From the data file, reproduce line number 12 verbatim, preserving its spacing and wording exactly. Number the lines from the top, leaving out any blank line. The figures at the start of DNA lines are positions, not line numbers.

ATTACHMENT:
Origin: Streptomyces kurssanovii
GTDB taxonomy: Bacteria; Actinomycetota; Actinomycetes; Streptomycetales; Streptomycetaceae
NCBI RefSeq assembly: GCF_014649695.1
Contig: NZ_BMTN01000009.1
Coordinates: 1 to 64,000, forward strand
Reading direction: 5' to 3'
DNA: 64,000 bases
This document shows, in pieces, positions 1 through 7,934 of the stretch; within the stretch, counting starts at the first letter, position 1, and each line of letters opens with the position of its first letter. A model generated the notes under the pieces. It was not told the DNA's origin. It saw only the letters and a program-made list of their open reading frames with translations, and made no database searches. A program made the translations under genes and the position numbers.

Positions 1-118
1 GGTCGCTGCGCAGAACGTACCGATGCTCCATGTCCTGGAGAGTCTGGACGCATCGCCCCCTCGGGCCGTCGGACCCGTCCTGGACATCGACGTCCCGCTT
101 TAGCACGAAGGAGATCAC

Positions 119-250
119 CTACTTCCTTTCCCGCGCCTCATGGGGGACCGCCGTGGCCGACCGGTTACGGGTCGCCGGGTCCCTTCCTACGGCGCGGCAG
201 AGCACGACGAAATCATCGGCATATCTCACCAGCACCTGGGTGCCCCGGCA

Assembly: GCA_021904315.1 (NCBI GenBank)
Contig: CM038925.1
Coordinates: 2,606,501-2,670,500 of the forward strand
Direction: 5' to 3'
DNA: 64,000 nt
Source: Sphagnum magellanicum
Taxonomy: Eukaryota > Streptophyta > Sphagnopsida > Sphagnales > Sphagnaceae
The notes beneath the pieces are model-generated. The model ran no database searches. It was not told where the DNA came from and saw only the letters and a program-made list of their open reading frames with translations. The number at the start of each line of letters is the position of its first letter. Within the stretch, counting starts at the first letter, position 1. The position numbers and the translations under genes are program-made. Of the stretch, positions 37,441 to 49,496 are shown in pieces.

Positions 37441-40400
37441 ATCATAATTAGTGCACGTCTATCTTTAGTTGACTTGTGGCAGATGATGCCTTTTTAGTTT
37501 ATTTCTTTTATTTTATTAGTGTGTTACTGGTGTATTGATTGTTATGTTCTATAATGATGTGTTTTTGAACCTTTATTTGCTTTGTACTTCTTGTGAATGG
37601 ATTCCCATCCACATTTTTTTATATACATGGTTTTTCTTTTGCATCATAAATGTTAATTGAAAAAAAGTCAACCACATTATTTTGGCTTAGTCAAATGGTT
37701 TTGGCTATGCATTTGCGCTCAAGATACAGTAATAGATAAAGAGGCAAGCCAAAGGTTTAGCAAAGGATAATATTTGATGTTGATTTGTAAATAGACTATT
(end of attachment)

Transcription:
Positions 119-250